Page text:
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In surgical pathology more than ever, the laboratories are expected to do more with less. Taking on more specimens with less technical staff, or getting more stains out of tiny biopsies or fine needle aspirations have become the norm. The College of American Pathology (CAP) checklist item ANP.22300 Specimen Modification, asks the lab to have written procedures that address any modifications that are in place on how specimens other than formalin fixed paraffin embedded tissues are handled. These specimens can be air dried smears, cytological preparations or decalcified tissues. The Principles of Analytic Validation of Immunohistochemical Assays published by the CAP in 2014, have two specific guidelines on what labs should do to properly validate these types of specimens. Most antibodies issued by manufacturers are tested and optimized using formalin fixed paraffin embedded tissues, and not on these “other” specimens. Most labs place a disclaimer on their report to indicate that the test results should be used with caution as the specimen did not fall into the category of formalin fixed paraffin embedded. But is putting a disclaimer on the report the best thing for the patient? During this presentation I will addressing these concerns and offer alternatives in dealing with those “other” types of specimens.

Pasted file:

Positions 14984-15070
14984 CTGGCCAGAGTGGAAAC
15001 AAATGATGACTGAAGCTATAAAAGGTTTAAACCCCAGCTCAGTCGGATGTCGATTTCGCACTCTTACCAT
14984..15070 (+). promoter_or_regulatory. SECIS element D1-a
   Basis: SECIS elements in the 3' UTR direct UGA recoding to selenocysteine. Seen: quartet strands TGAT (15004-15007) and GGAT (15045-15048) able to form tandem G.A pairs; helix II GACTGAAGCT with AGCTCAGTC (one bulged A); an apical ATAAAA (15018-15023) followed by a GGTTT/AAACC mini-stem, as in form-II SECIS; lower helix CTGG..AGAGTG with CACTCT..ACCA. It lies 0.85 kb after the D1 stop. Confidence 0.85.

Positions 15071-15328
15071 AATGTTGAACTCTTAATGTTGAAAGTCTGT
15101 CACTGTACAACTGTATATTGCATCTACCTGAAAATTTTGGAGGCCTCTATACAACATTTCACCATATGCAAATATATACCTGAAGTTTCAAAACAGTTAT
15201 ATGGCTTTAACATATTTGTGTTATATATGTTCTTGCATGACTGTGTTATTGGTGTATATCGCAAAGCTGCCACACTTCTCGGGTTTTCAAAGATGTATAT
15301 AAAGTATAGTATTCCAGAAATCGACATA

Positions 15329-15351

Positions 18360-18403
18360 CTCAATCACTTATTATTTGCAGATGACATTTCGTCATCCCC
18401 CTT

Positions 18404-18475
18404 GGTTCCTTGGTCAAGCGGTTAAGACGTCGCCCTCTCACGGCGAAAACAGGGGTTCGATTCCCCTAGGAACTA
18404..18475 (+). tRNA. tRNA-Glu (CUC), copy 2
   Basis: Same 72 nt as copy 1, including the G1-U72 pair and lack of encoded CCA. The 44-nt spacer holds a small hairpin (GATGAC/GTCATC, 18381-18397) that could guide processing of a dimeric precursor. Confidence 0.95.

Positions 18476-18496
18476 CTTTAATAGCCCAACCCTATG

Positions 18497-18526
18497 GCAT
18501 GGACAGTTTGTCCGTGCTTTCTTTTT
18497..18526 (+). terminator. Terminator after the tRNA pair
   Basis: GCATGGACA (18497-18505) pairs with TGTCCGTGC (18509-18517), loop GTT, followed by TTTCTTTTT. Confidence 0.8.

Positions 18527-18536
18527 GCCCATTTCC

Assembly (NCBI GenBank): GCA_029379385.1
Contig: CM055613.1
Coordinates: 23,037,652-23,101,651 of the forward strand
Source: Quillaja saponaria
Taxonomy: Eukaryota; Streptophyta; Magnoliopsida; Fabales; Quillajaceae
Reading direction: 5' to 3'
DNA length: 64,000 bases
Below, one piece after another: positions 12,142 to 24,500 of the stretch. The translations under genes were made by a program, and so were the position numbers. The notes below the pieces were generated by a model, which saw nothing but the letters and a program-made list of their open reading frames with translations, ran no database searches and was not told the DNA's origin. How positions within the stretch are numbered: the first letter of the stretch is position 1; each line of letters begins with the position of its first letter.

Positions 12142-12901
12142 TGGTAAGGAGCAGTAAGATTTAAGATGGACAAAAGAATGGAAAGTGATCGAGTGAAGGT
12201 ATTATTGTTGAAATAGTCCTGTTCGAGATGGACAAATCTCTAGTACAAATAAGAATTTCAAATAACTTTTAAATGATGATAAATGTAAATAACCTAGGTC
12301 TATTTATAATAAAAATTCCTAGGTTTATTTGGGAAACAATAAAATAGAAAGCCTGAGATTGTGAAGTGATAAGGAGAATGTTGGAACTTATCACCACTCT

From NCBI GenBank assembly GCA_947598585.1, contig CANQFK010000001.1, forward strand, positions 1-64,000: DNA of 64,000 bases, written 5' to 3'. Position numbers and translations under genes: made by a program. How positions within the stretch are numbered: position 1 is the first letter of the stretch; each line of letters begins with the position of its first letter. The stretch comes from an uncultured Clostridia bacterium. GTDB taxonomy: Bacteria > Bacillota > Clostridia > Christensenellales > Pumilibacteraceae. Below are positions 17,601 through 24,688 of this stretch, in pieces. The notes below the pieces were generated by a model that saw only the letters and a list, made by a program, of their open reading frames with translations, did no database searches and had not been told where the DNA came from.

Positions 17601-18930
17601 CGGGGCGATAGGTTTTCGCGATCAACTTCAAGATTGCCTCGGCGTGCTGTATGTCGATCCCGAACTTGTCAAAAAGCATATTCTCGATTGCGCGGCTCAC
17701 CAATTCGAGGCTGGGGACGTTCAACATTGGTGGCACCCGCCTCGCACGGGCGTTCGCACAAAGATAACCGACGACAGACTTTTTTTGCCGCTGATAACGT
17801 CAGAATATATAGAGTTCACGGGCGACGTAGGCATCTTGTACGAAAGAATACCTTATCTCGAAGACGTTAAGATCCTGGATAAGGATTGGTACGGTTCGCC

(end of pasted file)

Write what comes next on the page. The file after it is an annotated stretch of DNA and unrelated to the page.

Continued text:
- Learn alternative ways to handle decalcified specimens when dealing with IHC and FISH/ISH.
- Review ways to validate IHC staining of cytological preparations.
- Overview of disclaimers for different types of specimens.
LAURALEE MCMAHON: Thank you it is my pleasure to be here and thank you, Leica, for sponsoring this. I am happy to be here and thank you to everyone for taking time out of their busy day to join me.
Just a little bit of a brief background of myself. I have been a histo-technologist for 15, going on 16, years and a supervisor of the immunohistochemistry lab here at the University of Rochester for about 8 years. Our lab performs general IHC for clinical use using automated equipment. We also do